Since February 2017, our team has placed nearly 40 commentary pieces primarily in education trades, blogs, and digital news sites including EdSource, The74, SmartBrief, GettingSmart, The Edvocate, and EdScoop. In the next few months, we expect to see three more placements, two of which are on the tip-top of our target list (I dare not reveal the names for fear of jinxing the outcome).
Why is our small firm so successful in this regard? We have an uber-talented group of freelance writers who work closely with the authors who have the byline. Our writers help the author craft the commentaries, helping them hone the important messages and discard the unnecessary. Back-and-forth collaborative work can be a little time consuming, but it’s well worth the effort. It is critical that the commentary appeal to the publication’s readership, which is difficult for company executives, academic researchers, educators and administrators. They are too close to their story to be able to strip out nonessentials and see the story from another angle. This is THE KEY. Commentaries cannot simply restate a company’s key messages. A problem-solution story also rarely works. Editors don’t care about products. They care about people so commentaries have to address something bigger than the product.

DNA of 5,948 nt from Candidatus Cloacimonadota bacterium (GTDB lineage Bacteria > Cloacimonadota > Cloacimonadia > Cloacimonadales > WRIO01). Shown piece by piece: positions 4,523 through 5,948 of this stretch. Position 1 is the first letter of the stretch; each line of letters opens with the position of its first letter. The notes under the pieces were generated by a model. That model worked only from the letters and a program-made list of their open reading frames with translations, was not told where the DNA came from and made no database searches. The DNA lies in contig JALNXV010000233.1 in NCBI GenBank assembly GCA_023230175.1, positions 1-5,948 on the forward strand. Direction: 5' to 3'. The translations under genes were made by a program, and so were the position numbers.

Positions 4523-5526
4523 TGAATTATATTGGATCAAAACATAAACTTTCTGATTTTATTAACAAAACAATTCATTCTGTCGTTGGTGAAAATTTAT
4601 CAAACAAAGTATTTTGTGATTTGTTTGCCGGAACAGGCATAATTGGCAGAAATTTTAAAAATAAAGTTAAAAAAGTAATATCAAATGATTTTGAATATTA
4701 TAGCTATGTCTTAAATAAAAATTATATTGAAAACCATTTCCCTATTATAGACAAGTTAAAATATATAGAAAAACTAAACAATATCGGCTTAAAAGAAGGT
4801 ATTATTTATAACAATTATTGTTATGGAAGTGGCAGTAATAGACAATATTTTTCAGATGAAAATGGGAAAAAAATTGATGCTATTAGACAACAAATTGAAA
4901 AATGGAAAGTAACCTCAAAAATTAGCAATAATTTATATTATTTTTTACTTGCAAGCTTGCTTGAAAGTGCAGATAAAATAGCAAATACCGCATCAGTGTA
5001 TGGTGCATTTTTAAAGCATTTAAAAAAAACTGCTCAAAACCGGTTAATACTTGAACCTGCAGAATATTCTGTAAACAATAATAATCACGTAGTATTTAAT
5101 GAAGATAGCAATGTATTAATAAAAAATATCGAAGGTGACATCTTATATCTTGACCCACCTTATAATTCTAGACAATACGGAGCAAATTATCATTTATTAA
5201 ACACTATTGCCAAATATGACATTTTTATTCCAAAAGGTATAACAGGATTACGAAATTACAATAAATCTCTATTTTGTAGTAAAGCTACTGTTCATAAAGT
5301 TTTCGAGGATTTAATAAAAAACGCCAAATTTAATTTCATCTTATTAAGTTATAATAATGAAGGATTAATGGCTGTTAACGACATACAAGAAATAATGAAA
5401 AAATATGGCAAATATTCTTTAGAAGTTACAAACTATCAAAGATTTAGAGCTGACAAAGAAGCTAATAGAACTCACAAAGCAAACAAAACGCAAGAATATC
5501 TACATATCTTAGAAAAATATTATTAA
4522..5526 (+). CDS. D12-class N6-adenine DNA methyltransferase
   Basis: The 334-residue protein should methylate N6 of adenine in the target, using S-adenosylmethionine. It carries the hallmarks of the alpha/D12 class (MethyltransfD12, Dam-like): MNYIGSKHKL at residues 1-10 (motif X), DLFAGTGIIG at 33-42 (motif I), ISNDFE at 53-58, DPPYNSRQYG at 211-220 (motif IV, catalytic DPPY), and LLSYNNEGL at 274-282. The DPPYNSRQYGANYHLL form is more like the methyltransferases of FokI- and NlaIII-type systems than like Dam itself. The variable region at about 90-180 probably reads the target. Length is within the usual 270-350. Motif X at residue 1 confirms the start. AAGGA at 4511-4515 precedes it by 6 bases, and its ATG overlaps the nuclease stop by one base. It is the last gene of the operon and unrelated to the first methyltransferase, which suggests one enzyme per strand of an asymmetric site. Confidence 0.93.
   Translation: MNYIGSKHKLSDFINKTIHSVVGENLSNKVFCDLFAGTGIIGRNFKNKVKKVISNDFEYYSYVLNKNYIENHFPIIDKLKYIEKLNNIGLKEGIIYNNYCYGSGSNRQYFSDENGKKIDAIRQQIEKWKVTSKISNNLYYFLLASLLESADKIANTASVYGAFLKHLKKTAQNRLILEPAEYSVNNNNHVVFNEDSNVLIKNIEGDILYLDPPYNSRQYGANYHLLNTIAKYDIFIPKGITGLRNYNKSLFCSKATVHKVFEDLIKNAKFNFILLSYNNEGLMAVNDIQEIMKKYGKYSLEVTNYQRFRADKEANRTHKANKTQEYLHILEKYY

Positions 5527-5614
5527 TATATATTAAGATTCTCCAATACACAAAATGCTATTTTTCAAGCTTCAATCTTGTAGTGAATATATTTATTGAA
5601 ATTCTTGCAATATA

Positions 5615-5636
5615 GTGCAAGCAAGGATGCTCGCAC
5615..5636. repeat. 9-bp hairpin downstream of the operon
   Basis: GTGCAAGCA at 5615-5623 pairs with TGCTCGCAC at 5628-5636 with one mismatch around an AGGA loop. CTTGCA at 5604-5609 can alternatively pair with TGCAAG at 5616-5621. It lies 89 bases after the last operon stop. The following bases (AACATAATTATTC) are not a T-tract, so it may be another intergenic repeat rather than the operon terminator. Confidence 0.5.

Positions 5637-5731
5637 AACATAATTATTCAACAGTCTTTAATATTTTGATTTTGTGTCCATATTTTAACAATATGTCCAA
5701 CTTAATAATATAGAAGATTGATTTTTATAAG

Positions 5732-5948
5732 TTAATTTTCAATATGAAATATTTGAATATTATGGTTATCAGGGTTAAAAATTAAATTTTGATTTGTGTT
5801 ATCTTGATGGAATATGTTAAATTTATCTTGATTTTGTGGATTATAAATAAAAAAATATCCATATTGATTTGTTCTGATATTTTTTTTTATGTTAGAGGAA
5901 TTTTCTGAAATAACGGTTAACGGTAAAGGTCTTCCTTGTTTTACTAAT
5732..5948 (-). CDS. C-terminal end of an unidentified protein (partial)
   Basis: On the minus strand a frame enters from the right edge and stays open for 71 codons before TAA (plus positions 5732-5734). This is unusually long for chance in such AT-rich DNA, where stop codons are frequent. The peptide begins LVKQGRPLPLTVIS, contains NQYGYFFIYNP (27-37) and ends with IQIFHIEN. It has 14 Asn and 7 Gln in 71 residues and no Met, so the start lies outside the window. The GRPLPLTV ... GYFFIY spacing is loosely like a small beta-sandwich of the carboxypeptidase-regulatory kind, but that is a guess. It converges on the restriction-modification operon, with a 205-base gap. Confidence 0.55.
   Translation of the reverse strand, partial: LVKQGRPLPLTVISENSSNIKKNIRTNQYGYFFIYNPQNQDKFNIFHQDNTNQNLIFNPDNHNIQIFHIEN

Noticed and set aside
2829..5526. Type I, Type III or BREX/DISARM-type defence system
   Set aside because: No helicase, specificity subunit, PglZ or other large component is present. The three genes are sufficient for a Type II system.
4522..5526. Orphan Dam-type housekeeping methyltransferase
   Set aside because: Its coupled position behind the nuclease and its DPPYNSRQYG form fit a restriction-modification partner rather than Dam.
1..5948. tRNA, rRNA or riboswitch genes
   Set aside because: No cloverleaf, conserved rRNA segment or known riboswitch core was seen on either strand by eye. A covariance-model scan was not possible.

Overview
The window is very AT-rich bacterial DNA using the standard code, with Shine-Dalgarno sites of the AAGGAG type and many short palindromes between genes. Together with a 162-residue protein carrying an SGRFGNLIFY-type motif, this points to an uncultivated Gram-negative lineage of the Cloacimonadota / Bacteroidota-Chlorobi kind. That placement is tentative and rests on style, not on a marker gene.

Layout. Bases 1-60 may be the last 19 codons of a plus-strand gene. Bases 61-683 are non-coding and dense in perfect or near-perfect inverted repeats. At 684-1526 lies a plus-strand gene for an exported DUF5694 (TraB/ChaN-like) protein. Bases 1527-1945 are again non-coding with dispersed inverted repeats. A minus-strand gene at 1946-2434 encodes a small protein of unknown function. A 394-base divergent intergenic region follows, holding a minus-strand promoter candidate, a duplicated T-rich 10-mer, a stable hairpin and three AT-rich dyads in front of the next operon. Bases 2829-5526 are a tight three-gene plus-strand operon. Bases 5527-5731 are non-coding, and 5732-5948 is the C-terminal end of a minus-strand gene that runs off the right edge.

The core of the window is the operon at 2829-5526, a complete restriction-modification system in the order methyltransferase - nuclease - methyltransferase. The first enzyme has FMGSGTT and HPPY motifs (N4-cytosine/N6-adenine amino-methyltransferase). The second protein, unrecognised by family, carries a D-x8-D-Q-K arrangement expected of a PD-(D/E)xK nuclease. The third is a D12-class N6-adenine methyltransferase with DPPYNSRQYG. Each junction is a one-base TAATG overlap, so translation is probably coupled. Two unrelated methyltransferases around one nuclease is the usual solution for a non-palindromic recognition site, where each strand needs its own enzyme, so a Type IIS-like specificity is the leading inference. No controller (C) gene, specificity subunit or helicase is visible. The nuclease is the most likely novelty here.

Where does product fit into commentaries? It is true that our clients are seeking visibility for their products but in many commentaries, the product doesn’t get mentioned. If it does get included, it must be material to the story line and not wrapped around self-promotional marketing-speak. A few outlets are willing to include mentions of a product providing it is relevant, but most top-tier publications are looking for more significant statements. Commentaries about social issues or interpretations of data, for example, are far more interesting to editors and more likely to get picked up.
Can you make value from a commentary without product mention? Usually the “about the author” section can include the company name and a URL, but there are several other ways commentaries are valuable without a product mention. At the onset, the primary goal should always be to build positive relations between the media and the client company. If a commentary piece is submitted to an editor and it does not abuse the opportunity to self-promote, the editor may develop a favorable impression of the company and the author. Furthermore, they might consider the author as a source for a future story.
If a product is not mentioned anywhere (and even if it is), the company can circulate and share the commentary. Editors appreciate when their content is shared in social channels or included in email campaigns (just be careful to respect copyright, don’t make claims beyond what is printed, and use the correct attribution). To connect to your product, give kudos to the highlighted school district or explain the backstory. Don’t overlook the simple value of having drawn attention to your users, engaging in public discourse, or in sharing your expertise in interpreting some research or data.
I’ve also recently discovered Snip.ly which adds a call-to-action link to direct readers of the commentary piece (or any content item) to your website. This is a great way to connect a relevant page on your client’s website to a commentary, especially when there is no mention in the piece itself.
Of the pieces we’ve recently placed, here are a few of our favorites. When our other pieces go to press, you can be sure we’ll share the good news.